Having directed esteemed genre classics Ikaruga and Radiant Silvergun, news that Hiroshi Iuchi and his team at G.rev were to shape a shoot ’em up experience for Nintendo 3DS was understandably met with feverish anticipation by many.
Kokuga is the result of such plans, players finding themselves assigned as the operating crew of a compact mobile tank, tasked with participating in war simulations and training exercises prior to deployment. One year ago your great nation, referred to as “A,” became embroiled in a war against the neighbouring country “I,” and the game’s mournful opening lays shame on humanity continually falling into such petty skirmishes and repeating the same mistakes seen throughout world history.
“In times of peace, men preach the sacredness of life. In times of war, the same men demand that others surrender their lives… In the end, the sole conclusion is that humans are incomprehensible creatures.”
Whilst such narrative element doesn’t go far beyond the opening cinematic, this frightfully poetic lament proves a startling reminder of the costs of war – something that other genres daringly seem to glorify at times.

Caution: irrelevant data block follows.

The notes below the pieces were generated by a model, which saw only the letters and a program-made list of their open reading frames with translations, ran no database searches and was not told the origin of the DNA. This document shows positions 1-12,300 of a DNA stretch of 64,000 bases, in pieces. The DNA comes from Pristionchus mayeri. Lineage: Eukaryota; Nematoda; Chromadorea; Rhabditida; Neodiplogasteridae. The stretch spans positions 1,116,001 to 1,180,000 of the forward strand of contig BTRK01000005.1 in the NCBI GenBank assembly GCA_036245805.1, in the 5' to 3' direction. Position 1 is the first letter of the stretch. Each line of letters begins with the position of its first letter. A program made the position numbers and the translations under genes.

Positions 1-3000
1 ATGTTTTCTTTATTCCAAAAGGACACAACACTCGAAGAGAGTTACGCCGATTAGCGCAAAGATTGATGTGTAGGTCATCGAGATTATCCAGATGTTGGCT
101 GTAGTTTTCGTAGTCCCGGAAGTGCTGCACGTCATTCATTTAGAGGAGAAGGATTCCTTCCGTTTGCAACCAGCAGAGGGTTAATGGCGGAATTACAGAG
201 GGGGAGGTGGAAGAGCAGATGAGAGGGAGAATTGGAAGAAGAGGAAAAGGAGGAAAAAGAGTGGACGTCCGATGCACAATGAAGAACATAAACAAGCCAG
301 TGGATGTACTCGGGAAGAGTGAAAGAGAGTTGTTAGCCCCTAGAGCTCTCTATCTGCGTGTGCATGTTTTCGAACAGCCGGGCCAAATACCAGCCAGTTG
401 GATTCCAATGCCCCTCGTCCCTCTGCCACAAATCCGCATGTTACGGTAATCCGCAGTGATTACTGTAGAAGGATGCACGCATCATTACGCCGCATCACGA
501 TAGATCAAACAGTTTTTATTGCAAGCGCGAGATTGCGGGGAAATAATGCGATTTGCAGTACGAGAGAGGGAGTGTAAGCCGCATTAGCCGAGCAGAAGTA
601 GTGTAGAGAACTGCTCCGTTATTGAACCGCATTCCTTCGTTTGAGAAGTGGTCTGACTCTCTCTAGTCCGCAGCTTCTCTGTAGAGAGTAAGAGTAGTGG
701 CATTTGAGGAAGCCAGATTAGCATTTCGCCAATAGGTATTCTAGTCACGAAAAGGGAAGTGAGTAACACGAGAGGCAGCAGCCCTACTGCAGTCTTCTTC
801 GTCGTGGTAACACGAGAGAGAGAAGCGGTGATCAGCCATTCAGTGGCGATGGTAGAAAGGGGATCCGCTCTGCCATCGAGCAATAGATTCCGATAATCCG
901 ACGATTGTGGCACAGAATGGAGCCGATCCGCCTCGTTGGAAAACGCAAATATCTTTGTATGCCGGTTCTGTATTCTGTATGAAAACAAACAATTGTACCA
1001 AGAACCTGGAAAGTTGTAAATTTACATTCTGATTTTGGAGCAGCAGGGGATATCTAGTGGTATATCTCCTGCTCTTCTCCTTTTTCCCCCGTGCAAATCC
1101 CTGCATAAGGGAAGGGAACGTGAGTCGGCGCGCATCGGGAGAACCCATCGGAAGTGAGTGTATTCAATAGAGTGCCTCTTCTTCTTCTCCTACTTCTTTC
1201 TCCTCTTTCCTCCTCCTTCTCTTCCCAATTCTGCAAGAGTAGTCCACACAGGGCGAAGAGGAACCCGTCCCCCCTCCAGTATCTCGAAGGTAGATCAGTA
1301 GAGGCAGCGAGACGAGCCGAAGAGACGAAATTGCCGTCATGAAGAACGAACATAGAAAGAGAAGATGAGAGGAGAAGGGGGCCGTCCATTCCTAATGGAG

Kokuga‘s a game of precision, players manoeuvring their tank as they turn its turret to unleash calculated shots on enemy towers, tanks and drones whilst dodging incoming fire. Switching things up are a randomised set of 20 attack and support cards granted to the player at the start of each stage. These are dealt five at a time and accessible at a tap of the touchscreen, temporary bonuses rewarding you with multi-shot cannons, stealth cloaks, and regenerative shields. Using these sparingly becomes key, aiding you in the more difficult sections later in the stage.
Similarly novel is Kokuga‘s level progression structure, which is built as a pyramid. The player chooses any of the 12 regular stages as their starting point (listed as A through to L) and upon completion can either move on to any stages adjacent to them, or replay the same stage at a higher difficulty – your ultimate goal being to face a real-world setting boss stage at each corner.
The marvel of this being that reaching such boss fights can be as long a process as you wish – starting adjacent to them means you can access them speedily, whereas beginning further from them means you can delve into more of the game’s content.
Bosses themselves are particularly taxing battles that see players successively chipping away at specific weak points to dispatch their foe. Beyond this a local multiplayer mode, supported by Download Play, allows you to team up with up to four players to tackle similar stages whilst still being able to use cards as per usual.
Despite Kokuga‘s clear strengths, the visual design of levels lack variety and each can easily prove too difficult to conquer even on normal difficulty. You often end up reaching the end boss fight with little health, having already used up cards that could’ve granted health recovery which proves a frustration, though experienced players will welcome such leveraged challenge. Still, it’s recommendable and easily among the best that the Nintendo eShop has to offer, just be prepared for tough opposition.